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Joints and Shear Fractures (D & R; p. 205-226) FEBRUARY 4 / Joints, shear fractures and faults: geometry / 5&6 6 / Mechanics of faulting / 3&6 11 / The.

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Presentation on theme: "Joints and Shear Fractures (D & R; p. 205-226) FEBRUARY 4 / Joints, shear fractures and faults: geometry / 5&6 6 / Mechanics of faulting / 3&6 11 / The."— Presentation transcript:

1 Joints and Shear Fractures (D & R; p ) FEBRUARY 4 / Joints, shear fractures and faults: geometry / 5&6 6 / Mechanics of faulting / 3&6 11 / The Mohr stress diagram / 5 13 / Folds: geometry and strain / 7 18 EXAM #1 20 / Fold and thrust belts / 6 25 / Other compressional regimes / 6 27 / No class today (instructor out of town) Joints, shear fractures, And intro to mechanics Instead

2 Joint: A natural fracture that forms by tensile loading- walls of fracture move apart slightly as joint develops

3 Joints/Fractures: Geometry Planar and often smooth; no appreciable displacement. Most abundant structural element in crust. What do the surfaces look like? Moscow Kremlin - Bell Tower of Ivan the Great. Fractured in 1737 due to uneven cooling

4 Plumose structure: A subtle roughness on surface of some joints; resembles imprint of a feather. Due to inhomogeneity of rock.

5 Joints: commonly elliptical

6 Close-up views of hackles in plumose structure. Plumose structure is more prominent away from origin due to stress concentrations at crack tips

7 Joints/Fractures: Kinematics ribs are arrest lines- opening is not instantaneous, but rhythmic, like splitting wood

8 Griffith cracks: preexisting microcracks and flaws in a rock The largest properly oriented Griffith crack propagates to form a through-going crack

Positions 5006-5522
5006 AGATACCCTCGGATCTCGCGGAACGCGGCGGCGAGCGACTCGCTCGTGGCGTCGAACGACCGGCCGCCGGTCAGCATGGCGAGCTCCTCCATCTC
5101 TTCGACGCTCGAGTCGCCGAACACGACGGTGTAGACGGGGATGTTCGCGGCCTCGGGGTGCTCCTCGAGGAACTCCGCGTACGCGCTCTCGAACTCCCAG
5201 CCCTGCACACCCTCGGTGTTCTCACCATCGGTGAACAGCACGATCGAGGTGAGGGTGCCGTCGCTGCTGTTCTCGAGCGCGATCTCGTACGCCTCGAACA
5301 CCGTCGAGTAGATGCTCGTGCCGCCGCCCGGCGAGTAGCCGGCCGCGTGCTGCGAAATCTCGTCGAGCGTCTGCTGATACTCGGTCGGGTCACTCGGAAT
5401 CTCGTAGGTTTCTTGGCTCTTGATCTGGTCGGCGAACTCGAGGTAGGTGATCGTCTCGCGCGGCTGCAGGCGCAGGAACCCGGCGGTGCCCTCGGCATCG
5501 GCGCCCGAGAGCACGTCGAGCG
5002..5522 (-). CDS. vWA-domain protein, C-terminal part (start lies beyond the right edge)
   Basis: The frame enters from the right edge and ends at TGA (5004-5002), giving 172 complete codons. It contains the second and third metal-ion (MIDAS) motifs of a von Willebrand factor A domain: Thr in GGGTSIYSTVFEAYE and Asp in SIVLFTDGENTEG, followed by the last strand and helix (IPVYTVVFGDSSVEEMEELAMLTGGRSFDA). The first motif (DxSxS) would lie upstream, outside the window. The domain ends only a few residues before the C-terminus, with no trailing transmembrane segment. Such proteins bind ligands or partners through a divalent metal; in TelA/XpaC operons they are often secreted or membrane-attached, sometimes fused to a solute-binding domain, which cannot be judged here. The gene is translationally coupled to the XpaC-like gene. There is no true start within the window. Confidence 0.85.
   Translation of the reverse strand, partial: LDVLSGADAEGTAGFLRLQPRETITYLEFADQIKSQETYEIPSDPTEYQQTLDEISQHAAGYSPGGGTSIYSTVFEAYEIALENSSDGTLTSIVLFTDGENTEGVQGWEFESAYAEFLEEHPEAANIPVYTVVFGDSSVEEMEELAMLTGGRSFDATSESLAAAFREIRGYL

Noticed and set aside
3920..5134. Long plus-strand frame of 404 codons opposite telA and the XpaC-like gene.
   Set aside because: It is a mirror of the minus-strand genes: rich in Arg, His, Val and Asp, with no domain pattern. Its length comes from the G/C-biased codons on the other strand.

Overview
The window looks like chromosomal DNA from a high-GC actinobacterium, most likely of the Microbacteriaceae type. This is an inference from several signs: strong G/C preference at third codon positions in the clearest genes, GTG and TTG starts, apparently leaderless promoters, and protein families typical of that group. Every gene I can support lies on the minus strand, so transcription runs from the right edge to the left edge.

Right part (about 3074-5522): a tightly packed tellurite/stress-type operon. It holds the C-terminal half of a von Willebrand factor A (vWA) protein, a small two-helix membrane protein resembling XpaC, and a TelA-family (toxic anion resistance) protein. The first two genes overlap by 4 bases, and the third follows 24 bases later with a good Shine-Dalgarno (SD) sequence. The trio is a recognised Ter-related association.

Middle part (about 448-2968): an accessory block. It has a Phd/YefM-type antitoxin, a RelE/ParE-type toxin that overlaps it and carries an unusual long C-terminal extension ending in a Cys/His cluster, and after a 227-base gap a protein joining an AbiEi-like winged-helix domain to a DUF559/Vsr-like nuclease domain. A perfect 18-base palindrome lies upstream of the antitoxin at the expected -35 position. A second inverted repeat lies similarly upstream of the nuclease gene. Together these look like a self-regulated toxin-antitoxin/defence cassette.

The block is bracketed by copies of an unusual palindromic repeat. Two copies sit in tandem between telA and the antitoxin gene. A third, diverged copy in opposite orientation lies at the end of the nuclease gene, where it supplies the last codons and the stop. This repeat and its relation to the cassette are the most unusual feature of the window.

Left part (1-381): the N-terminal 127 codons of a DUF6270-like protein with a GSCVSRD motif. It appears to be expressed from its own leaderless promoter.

9 Joint arrays

10 Three competing mechanisms that contribute to joint formation during uplift and erosion: (1) Contraction during cooling (2) Poisson effect- e.g., rock expands in vertical direction and contracts in horizontal direction during unloading (3) Membrane effect- expansion due to increase in curvature of layer

11 Cooling joints: form by thermal contraction

12 Exfoliation joints: Form by unloading of bedrock through erosion. They form parallel to topography

13 Exfoliation joints: Form by unloading of bedrock through erosion. They form parallel to topography

14 Tectonic joints: Form by tectonic stresses as opposed to stresses induced by topography.

15 Joint analysis Significance: determine orientation of tectonic stresses

16 Significance for Engineering Planes of weakness!

17 Significance: Geologic Hazards

18 Joints and Geomorphology

19 Shear fracture: A fracture that grows in association with a component of shear

20 Shear fractures en echelon tension gashes -form ~45 degrees from plane of max. shear stress -preexisting vein material rotates while new vein material grows

21 What is it? What are these structures? What is the sense-of-shear? Describe how the veins grew. en echelon tension gashes right lateral or top-to-the-right from center to tips during rotation

22 Determining the sense of shear

23 Vein filling during crack opening

24 Significance: Economic Geology Alteration/Mineralization along fractures; Veins preserve dilational separation

25 Joints/Fractures: “no appreciable displacement”

26 Important terminology/concepts Joints- what are they? Joint ornamentation- plumose structure Joint kinematics: opening, sliding, scissoring Griffith cracks and tensile crack formation Tectonic joints Exfoliation/unloading joints Cooling joints Joint arrays and joint analysis Shear fracture formation - en echelon tension gashes - sense-of-shear indicators Significance - tectonics - engineering - economic geology - hazards


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